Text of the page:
Map: New Jersey, setting of “Love’s Labor” by Ryder Ziebarth
This is a guest post from Ryder Ziebarth who contributed in response to the American Vignette call for submissions. The setting is New Jersey. Enjoy!

The front views from our New Jersey farmhouse windows sweep across a ten-acre field of timothy. The grass, thigh high now, violet tipped and rippling in the wind like an incoming tide, is almost ready for the second cutting, but surely the farmer who cuts and bales the hay won’t be cutting on Labor Day. Still. I must remind myself to call him, tell him the fields are still too soaked with late summer rain to run the tractor through.

Drinking my coffee in this quiet house while my husband sleeps, I search the field and see the doe; the one who yesterday stood sentry there, with the grass to her flanks. She is standing between two roadside cedars. Now, I am sure that nestled beneath her is a newborn fawn – cinnamon and white spotted – delicate as a bone china teacup teetering on the edge of a table.

I must make sure the farmer won’t be cutting this weekend. I want to give the mother a few more days with her baby. I linger at the window, my eyes now watching my daughter, my first born, my only, drive her jeep away, down the dirt road running parallel to the field. She’s risen and packed early, wanting to get on her way, so much work ahead this semester. Her own life her priority. But she will slow as she passes the doe and her fawn, recognizing the bond. She will not beep her car horn one more time as she usually does, mindful not to startle the fragile pair, but rolls down her window and waves her hand into the air. She knows I wave back, watching her car pull onto the main road stretching out in front of her.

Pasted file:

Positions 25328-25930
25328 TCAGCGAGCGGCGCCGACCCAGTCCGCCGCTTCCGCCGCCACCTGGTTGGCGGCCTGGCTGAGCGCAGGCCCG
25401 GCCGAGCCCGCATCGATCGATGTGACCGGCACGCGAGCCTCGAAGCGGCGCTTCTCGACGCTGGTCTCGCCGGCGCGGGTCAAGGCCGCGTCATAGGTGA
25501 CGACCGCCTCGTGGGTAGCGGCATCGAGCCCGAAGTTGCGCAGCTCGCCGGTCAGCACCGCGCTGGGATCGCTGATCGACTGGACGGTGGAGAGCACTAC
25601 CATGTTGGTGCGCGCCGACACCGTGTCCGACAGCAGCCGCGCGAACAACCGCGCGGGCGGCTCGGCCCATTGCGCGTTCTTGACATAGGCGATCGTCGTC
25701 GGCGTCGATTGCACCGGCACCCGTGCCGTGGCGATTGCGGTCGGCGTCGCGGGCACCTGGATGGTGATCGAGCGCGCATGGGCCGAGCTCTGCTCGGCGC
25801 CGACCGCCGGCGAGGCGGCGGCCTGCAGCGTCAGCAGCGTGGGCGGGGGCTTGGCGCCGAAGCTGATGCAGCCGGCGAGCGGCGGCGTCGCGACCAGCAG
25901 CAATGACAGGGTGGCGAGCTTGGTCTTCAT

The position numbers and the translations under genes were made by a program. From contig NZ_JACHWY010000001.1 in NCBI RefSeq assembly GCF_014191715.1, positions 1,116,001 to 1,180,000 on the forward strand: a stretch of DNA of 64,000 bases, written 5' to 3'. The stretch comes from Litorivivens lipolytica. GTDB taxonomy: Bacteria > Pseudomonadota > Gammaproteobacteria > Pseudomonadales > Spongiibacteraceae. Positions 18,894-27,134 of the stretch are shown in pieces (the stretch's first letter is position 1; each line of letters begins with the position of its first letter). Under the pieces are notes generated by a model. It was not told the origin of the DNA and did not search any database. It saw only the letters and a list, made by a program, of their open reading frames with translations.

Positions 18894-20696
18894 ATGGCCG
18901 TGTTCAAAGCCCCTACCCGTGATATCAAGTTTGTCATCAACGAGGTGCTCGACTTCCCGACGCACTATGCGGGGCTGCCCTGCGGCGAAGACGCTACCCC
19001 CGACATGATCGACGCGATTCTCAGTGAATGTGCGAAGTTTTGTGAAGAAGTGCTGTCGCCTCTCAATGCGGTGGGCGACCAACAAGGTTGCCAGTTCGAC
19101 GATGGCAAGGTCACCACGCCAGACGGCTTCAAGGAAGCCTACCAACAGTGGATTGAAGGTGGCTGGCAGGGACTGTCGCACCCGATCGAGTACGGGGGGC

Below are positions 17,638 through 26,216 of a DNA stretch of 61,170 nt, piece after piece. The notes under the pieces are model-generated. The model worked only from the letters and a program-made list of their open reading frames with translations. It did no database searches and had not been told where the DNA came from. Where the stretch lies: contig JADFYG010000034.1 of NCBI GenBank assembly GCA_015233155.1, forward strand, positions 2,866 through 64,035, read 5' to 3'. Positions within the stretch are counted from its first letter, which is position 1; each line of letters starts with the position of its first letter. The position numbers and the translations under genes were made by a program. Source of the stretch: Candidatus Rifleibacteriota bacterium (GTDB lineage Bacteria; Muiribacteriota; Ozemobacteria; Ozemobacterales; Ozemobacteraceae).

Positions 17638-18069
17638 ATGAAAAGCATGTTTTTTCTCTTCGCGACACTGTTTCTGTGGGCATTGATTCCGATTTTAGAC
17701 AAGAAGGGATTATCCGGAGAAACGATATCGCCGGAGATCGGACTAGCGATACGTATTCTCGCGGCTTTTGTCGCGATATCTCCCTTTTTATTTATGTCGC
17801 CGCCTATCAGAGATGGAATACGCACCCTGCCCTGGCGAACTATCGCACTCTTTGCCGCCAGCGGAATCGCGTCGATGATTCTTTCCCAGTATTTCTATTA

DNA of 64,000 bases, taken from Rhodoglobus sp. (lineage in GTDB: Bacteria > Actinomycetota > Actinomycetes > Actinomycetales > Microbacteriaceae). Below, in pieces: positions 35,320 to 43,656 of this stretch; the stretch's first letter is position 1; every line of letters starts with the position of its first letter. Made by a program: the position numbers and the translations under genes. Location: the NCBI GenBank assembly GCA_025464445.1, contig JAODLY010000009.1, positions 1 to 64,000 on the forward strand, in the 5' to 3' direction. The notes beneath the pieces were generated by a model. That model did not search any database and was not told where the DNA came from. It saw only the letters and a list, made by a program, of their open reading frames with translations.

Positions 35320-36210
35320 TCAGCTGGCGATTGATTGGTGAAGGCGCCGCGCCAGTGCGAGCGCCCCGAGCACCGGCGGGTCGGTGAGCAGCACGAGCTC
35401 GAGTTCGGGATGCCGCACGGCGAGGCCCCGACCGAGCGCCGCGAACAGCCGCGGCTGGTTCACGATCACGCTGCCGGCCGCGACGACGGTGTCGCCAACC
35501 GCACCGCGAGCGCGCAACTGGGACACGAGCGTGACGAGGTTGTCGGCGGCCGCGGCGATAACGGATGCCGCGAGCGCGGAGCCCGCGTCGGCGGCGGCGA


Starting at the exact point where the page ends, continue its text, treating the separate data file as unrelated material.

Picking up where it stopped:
Ryder Ziebarth grew up on the farm she writes about. She is a freelance writer, a Nantucket Book Festival Advisor and currently a candidate for a MFA in Creative Nonfiction at Vermont College of Fine Arts. Her work has appeared in The New York Times, N Magazine, Brevity, as well as other print and online sources. Her daughter, a singer, is in  her last year at Berklee College of Music. Ryder ‘s work can be seen at Notes from the Field.

8 thoughts on “Guest post: Love’s Labor

  1. Oh so lovely. Aching and beautiful. You nailed the sea-like movement of the field grasses with the poetry I aimed for (and missed) in my Colorado essay. Perfect description.


  2. When faced with a really great piece of writing, I become speechless. My comments are much the same as everyone else’s. Beauty…and truth. Maybe Keats said it first, but it certainly applies here.

    Liked by 1 person

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